|Ireland: Nama Insists to Go Through Courts to Get Tansferred Assets|
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The National Asset Management Agency has insisted it will pursue developers who attempted to put assets beyond the scope of the agency by transferring them to family members.
In a statement of Dec.21, Nama said it would go through the courts if developers did not consensually return the assets within a set time.
“Nama is acutely sensitive to the risk that developers have tried – or will try – to transfer assets from their own names to spouses or other family members in order to remove them from the scope of Nama,” it said. “The agency is pursuing developers to bring such assets back.”
The statement follows a Prime Time Investigates programme on RTÉ, which highlighted cases where assets may have been transferred to spouses or family members.
“Nama can confirm that in some instances where this was undertaken, it is not going to be effective to shelter them as the same persons who the assets are transferred to are also borrowers in their own names,” the agency said.
It said it had already been successful in three cases where a total of €130 million of such transfers were reversed.
In 2010, Nama approved foreclosure action against 22 borrowers.
Minister for Social Protection Éamon Ó Cuív claimed developers and bankers who move assets offshore or transfer them to their family members are not acting in a patriotic or ethical way.
Mr. Ó Cuív, who this month announced significant cuts in social welfare payments, said there needed to be a debate about “people’s sense of duty” and the nature of society following the excesses of the Celtic Tiger era.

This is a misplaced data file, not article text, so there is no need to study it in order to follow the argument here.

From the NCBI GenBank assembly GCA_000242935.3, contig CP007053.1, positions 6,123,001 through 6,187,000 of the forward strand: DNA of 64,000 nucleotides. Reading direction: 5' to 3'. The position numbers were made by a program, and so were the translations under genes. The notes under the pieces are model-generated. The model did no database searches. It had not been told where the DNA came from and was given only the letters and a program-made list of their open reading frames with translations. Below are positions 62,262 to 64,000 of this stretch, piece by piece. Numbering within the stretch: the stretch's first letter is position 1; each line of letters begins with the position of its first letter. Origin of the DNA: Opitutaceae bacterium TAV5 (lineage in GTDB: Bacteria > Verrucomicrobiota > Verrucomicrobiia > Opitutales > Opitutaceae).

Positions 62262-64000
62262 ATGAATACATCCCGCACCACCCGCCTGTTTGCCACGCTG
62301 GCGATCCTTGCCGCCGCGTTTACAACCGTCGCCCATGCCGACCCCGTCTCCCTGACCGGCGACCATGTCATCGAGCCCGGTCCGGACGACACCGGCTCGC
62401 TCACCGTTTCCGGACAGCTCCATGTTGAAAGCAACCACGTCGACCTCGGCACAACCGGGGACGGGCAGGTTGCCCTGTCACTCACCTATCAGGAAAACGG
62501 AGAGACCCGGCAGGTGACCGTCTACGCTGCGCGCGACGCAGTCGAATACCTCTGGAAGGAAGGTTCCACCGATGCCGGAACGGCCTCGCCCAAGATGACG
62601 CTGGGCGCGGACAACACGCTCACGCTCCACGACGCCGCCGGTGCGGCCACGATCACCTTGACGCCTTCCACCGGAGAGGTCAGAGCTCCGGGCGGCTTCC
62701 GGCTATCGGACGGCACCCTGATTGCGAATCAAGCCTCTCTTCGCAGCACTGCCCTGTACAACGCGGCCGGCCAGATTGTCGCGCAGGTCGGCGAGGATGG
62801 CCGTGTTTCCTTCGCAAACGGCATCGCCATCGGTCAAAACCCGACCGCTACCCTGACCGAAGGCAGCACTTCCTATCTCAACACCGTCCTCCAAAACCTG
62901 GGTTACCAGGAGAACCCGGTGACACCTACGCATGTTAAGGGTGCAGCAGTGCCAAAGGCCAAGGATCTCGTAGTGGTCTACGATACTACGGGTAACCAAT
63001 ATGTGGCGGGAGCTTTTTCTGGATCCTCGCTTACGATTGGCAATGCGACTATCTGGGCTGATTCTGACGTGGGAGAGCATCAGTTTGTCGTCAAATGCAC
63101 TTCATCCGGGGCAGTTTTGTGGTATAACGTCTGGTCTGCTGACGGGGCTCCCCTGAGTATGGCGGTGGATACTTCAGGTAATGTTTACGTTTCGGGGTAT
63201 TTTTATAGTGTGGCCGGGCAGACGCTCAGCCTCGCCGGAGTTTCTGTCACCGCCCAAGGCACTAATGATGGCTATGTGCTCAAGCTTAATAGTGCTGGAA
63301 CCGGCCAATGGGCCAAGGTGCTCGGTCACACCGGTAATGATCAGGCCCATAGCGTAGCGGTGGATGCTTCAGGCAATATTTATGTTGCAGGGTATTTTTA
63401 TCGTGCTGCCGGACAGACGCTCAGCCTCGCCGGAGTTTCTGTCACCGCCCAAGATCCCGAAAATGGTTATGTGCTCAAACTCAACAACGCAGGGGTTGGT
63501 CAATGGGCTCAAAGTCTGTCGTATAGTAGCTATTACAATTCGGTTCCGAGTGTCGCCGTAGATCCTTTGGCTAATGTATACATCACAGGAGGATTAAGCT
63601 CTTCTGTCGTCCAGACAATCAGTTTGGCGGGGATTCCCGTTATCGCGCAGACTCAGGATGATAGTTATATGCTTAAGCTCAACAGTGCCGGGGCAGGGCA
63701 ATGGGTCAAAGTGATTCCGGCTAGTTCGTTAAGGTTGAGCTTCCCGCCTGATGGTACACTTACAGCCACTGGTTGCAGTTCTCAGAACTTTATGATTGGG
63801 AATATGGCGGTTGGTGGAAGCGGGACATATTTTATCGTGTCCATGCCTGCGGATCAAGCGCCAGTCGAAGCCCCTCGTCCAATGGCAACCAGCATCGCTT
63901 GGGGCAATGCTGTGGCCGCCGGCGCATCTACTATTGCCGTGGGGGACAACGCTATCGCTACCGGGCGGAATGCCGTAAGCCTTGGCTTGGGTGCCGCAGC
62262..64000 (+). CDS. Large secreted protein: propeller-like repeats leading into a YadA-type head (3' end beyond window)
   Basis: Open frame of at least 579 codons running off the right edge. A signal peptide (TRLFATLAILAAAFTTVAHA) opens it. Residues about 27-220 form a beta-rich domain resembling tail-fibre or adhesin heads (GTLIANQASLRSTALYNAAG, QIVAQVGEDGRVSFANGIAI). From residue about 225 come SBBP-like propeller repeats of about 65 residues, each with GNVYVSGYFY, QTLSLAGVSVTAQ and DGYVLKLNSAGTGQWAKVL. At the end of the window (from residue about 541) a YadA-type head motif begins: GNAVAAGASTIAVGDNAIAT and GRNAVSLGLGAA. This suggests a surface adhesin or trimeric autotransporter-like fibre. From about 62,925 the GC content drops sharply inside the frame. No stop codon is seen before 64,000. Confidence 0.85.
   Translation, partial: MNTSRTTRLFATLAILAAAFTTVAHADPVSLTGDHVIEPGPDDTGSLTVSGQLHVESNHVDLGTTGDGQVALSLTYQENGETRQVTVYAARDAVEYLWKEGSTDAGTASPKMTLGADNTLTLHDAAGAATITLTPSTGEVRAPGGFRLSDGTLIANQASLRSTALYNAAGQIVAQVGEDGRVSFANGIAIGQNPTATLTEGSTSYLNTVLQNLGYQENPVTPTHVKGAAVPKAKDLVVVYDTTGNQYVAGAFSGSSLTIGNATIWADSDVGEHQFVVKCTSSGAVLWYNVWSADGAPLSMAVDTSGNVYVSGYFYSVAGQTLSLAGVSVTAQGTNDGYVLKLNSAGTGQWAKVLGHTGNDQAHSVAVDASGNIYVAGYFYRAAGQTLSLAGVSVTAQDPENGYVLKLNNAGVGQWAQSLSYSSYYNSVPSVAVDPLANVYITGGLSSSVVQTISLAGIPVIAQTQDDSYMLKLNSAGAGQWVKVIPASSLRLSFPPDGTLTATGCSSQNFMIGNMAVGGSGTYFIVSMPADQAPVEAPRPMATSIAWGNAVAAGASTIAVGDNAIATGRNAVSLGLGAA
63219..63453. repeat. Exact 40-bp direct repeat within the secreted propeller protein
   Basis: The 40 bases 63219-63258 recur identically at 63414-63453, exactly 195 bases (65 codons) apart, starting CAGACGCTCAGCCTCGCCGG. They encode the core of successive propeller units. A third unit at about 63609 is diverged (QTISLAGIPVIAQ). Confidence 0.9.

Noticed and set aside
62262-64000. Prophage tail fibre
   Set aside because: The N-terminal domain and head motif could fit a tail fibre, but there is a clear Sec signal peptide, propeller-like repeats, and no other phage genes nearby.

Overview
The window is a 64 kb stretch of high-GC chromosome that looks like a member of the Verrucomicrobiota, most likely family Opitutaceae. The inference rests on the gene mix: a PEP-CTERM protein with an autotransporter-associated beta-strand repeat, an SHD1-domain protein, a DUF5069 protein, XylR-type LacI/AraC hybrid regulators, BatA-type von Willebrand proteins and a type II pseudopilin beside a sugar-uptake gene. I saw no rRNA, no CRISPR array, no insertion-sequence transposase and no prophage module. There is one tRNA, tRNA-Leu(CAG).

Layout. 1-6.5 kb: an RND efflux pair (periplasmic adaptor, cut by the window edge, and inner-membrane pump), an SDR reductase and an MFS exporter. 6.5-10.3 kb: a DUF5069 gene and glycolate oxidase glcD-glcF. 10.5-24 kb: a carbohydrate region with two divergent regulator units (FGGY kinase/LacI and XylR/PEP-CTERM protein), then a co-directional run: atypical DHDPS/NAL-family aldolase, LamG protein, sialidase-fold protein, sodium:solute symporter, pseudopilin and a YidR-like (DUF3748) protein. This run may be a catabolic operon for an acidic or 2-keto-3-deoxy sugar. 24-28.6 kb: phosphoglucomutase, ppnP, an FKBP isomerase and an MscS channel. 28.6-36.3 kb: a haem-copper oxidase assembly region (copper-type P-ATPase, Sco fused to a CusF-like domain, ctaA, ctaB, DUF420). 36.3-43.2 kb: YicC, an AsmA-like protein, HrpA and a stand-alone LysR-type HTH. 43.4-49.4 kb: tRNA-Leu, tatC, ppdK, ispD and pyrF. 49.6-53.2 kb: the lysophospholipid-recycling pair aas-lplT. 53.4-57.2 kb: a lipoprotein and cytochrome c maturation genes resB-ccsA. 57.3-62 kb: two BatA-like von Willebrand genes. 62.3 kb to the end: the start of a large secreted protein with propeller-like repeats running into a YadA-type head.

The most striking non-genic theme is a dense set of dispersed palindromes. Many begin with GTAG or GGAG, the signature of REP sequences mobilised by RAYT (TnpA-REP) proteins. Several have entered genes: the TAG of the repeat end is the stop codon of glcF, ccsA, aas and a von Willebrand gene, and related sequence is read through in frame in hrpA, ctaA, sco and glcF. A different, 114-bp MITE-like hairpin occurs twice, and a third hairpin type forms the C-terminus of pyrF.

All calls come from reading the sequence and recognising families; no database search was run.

“There are many things that are legal but they are not in my view very ethical, very desirable or very patriotic,” he told The Irish Times in an interview.
“I think there are serious questions to be answered. Lots of people made a lot of money through the Celtic Tiger era in what appears to me to be a very reckless fashion. This seems to have permeated wide sections of the developer community and the banking community,” he said.
He said some of these individuals had engaged in bad practices, which were “totally reprehensible”, and they should be pursued by law enforcement agencies.
But he warned it wasn’t the Government’s job to pursue these people and it must stay at arm’s length from any investigations.
“Any country in the world which has law enforcement in the hands of the Government is coming to dictatorship and this is not satisfactory,” he said.
Minister for Community, Equality and Gaeltacht Affairs Pat Carey told reporters that developers involved with the National Asset Management Agency who were transferring large quantities of property to their spouses would not “get away with it”.
Mr. Carey said: “Certainly they can try but they are not going to get away with it. A lot of those transfers, as you probably saw, took place before Nama was set up and in recent times Nama has managed to reverse some of the intentions of some of those developers.”
The opinions expressed do not constitute investment advice and specialist advice should be sought about your specific circumstances.
Published on our website on Dec23, 2010